An account by Grace Millington:
On the 9th of August myself and four of my fellow student paramedics returned from Volunteering in the refugee camps in France. We are part of an emergency health care team called FAST (First Aid Support Team), who provide emergency health care treatment to refugees, and are made up solely of medical volunteers. The purpose of this organisation is too ensure the refugees are provided with their basic human rights and are treated with the respect and dignity they deserve. All the refugees within these camps were forced out of their homes and countries by persecution, violence and war.
Our team out in France was made up of a variety of medical professionals, such as Doctors, Nurses, a Paediatric intensive care nurse and students. We were able to identify everyone’s strongest skill and allocate them to the appropriate camp or patient each day.
During our time in France we were sent to camps in Calais, Dunkirk and Brussels, where we faced many barriers. The main hurdle we faced was the language barrier, which we managed to overcome by drawing upon the techniques we use out on our ambulance placements. We were also able to learn basic words of the refugee’s languages to assist us.
A normal day in the field required us too travel to as many of the camps as possible. When arriving at each of the camps we would set up the field hospital and set up areas for wound and burn care, infectious diseases, and medical triage. When treating patients we used many skills, such as wound cleaning, bandaging, dentistry care, ENT care, pain control, dressing sores, burn care, treatments for rashes, treating infectious diseases, and infected bites. We also had too set up a separate Paediatric part to triage and treat the sheer amount of children who attended the field hospital.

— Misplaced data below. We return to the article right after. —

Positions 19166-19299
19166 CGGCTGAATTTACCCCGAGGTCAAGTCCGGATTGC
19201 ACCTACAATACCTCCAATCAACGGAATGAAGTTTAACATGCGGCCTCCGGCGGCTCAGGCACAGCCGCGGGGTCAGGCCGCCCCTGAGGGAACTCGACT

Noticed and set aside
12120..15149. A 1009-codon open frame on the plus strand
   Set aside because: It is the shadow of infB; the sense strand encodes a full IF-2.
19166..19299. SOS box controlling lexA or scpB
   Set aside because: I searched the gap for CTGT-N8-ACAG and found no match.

After treating the patients and being able have a discussion with them about their circumstances we realised there was also a huge emotional impact. Hearing stories about how they were driven from their homes and forced to travel dangerously too France in the hope of finding safety only too be exposed to the brutality of the French police and the dangers of crossing the borders was harrowing. We were treating refugees (including children) for severely infected wounds and burns caused by attacks from police, attempting to jump onto Lorries, trying to swim across the channel, and climbing over barbed wire to find a safe place to sleep. Due to the trauma they have faced, many of the refugees have been left with major anxiety issues, many of these being children who have witnessed unspeakable events, meaning they become very sleep deprived and scared.
Although the majority of what we witnessed and experienced was extremely sad, we were all taken aback by how thankful and happy the refugees were to see us every day. FAST provide a symbol of safety for these inspiring refugees who just want a safe and happy life for themselves and their children. We have all had our eyes opened in different ways, coming away from the trip heartbroken but thankful. We have developed new skills and strengthened existing skills, benefiting our future paramedic practice. All four of us will be returning to France in December to volunteer again, as the winter months are the most treacherous for refugees; and we will be organising a team of student paramedics and qualified paramedics too go over and help.
The students that attended the camp in Calais are: Lucy Foulkes, 21. Grace Millington, 24. Georgia Poulton, 20. Casey Thacker, 20 and are all students on the BSc Paramedic Science (Hons) course.